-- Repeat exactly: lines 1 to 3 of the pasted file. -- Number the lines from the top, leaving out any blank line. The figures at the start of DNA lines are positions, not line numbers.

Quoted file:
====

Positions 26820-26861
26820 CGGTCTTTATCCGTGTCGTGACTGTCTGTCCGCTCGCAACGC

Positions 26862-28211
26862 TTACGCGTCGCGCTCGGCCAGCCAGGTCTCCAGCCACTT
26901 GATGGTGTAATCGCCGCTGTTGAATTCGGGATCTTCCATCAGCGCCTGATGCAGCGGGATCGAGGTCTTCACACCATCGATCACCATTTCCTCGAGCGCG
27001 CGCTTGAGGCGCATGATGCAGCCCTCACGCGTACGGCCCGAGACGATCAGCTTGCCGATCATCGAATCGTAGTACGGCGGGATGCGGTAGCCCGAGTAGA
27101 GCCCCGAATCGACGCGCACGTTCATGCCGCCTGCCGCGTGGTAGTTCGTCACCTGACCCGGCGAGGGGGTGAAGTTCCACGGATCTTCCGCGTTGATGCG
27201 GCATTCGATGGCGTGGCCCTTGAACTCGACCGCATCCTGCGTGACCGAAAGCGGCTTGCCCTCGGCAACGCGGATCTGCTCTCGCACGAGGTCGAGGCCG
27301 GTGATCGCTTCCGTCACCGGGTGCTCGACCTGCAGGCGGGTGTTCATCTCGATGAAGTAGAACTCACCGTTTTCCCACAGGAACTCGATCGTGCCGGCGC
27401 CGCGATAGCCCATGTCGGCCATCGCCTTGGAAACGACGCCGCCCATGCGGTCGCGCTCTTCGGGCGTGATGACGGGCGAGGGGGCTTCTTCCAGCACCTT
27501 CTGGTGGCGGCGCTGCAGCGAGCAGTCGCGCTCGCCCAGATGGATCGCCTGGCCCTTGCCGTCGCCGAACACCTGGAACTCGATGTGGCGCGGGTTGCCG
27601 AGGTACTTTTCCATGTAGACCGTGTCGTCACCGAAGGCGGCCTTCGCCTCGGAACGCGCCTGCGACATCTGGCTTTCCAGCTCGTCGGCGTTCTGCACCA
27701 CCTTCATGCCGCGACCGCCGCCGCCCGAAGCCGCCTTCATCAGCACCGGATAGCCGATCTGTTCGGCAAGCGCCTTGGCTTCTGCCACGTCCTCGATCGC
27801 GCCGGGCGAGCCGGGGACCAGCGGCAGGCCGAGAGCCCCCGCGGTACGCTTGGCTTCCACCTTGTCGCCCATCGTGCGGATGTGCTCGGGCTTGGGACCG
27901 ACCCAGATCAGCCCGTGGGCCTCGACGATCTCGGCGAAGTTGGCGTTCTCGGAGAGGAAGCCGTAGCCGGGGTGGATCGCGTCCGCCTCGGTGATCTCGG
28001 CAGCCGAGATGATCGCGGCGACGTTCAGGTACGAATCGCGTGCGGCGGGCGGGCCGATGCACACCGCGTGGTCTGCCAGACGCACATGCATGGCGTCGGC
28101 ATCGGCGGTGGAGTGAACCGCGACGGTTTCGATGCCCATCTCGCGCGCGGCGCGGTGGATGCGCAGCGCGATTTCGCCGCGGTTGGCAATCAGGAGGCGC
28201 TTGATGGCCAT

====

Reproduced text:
Positions 26820-26861
26820 CGGTCTTTATCCGTGTCGTGACTGTCTGTCCGCTCGCAACGC

Positions 26862-28211